With a current population of about 3,000 tigers, India is home to more than 70 per cent of the global tiger population and their number is increasing by 6 per cent per annum, according to government figures.
India first launched Project Tiger under then-prime minister Indira Gandhi on 1 April 1973, in a bit to promote conservation.
While it initially covered nine tiger reserves spread over 18,278 sq km, India now has 53 reserves covering more than 75,000 sq km (approximately 2.4 per cent of the country’s geographical area).
In an interview with the Times of India to mark the anniversary, environment minister Bhupender Yadav said: “Project Tiger has been successful in bringing tigers back from the brink of extinction.”
The Indian government will officially mark the anniversary of the project on 9 April with a three-day event in Mysuru, in southern Karnataka state.
At the event, prime minister Narendra Modi will release the latest tiger census data and a commemorative coin.
Mr Yadav said that the success of the project should not be viewed in terms of numbers alone.
“We believe in the scientific management of tiger reserves and aim to have a tiger population as per the carrying capacity of the habitat,” he said.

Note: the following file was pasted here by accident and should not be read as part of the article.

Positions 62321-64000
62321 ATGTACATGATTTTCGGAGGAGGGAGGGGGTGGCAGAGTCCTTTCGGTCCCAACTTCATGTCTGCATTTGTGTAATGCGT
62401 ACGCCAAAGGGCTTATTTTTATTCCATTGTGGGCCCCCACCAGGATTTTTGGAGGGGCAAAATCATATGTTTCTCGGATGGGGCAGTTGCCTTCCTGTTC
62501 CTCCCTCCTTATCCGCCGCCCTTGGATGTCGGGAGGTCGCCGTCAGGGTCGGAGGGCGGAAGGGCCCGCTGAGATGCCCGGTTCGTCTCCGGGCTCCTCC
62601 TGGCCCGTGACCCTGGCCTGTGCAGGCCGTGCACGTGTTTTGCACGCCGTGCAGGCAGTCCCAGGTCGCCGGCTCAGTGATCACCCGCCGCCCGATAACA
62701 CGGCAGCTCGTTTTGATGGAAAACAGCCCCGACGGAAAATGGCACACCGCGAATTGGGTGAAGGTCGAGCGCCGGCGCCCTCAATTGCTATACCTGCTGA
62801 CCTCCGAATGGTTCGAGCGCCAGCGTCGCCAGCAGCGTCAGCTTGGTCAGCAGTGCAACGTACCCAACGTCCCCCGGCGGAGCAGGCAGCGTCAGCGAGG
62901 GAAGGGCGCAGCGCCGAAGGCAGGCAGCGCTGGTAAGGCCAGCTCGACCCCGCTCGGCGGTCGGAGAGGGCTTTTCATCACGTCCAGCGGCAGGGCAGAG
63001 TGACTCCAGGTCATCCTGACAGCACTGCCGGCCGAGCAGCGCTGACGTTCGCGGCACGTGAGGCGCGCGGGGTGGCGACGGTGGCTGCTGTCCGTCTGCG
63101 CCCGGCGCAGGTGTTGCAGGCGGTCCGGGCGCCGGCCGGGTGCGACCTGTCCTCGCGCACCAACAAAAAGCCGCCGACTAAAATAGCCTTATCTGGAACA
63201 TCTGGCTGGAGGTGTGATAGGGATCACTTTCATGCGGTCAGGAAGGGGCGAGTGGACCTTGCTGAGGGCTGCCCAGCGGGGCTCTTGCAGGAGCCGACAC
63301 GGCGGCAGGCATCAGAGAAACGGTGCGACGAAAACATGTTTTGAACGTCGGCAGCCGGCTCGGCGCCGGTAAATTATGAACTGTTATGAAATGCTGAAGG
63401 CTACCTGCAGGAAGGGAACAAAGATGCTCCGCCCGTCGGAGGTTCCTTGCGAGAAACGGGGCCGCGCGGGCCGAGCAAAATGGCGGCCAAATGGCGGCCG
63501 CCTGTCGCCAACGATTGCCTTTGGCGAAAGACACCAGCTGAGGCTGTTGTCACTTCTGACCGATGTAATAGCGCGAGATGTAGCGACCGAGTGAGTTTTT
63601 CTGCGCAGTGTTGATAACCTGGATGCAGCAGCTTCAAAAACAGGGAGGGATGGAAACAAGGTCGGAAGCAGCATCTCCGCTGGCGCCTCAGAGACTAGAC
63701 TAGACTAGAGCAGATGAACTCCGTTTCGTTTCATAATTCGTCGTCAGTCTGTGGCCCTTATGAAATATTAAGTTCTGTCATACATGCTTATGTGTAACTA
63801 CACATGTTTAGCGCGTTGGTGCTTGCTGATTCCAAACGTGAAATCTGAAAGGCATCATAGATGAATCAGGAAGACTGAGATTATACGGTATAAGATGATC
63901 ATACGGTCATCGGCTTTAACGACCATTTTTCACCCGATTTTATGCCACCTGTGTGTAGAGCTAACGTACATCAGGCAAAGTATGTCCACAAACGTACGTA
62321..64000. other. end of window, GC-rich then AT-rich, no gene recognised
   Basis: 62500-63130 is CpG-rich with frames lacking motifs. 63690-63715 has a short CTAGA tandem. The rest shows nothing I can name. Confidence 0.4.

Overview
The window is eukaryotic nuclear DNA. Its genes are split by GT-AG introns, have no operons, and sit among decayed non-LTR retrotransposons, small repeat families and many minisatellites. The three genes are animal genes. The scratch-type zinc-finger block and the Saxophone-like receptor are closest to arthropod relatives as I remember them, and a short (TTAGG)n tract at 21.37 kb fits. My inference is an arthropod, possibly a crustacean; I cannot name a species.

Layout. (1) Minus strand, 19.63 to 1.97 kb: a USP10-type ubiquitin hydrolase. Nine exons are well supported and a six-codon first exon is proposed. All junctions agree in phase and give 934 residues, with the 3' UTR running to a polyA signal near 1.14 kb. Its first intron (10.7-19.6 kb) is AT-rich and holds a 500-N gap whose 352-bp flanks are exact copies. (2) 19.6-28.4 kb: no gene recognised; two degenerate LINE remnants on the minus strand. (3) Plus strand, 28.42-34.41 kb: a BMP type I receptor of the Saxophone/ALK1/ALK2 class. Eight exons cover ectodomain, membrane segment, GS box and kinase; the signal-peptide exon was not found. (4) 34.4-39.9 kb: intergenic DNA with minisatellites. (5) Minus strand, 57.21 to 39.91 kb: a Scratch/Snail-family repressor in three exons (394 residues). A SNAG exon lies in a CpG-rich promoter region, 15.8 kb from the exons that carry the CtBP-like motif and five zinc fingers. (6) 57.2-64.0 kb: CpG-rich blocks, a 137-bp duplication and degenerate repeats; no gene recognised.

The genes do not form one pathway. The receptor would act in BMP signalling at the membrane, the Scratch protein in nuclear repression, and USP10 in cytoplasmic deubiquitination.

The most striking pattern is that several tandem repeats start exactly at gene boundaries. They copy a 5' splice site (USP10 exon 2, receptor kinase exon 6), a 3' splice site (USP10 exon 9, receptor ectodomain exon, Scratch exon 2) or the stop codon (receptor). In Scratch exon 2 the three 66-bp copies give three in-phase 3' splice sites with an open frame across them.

“The ministry is bringing all potential tiger habitats under the coverage of the NTCA [National Tiger Conservation Authority] so that the viable tiger population can be conserved on a sustainable basis.”
On Saturday, the general secretary of the opposition Congress party Jairam Ramesh also spoke about the 50th anniversary of the big cat conservation project.
In a statement on Twitter, he said: “[Fifteen] months after she launched Gir Lion Project, Indira Gandhi heralded Project Tiger exactly 50 years ago today at Corbett. There were 9 tiger reserves then. Today, there are 53. For her, protecting tigers = protecting forests. Tiger reserves are 1/3rd of rich forest areas now.”
Congress' recently disqualified MP Rahul Gandhi also thanked his grandmother and the former prime minister for starting the project.
In a statement on Facebook, Mr Gandhi said: “Project Tiger is a glowing tribute to India's steadfast commitment to wildlife conservation, and the inspiring legacy of former prime minister Indira Gandhi.”
India along with other countries with tiger populations including Bangladesh, Bhutan, China, Cambodia, Indonesia, Laos, Malaysia, Myanmar, Nepal, Russia, Thailand and Vietnam, committed to doubling their number of big cats in 2010 by 2022.
India met its target in 2018.
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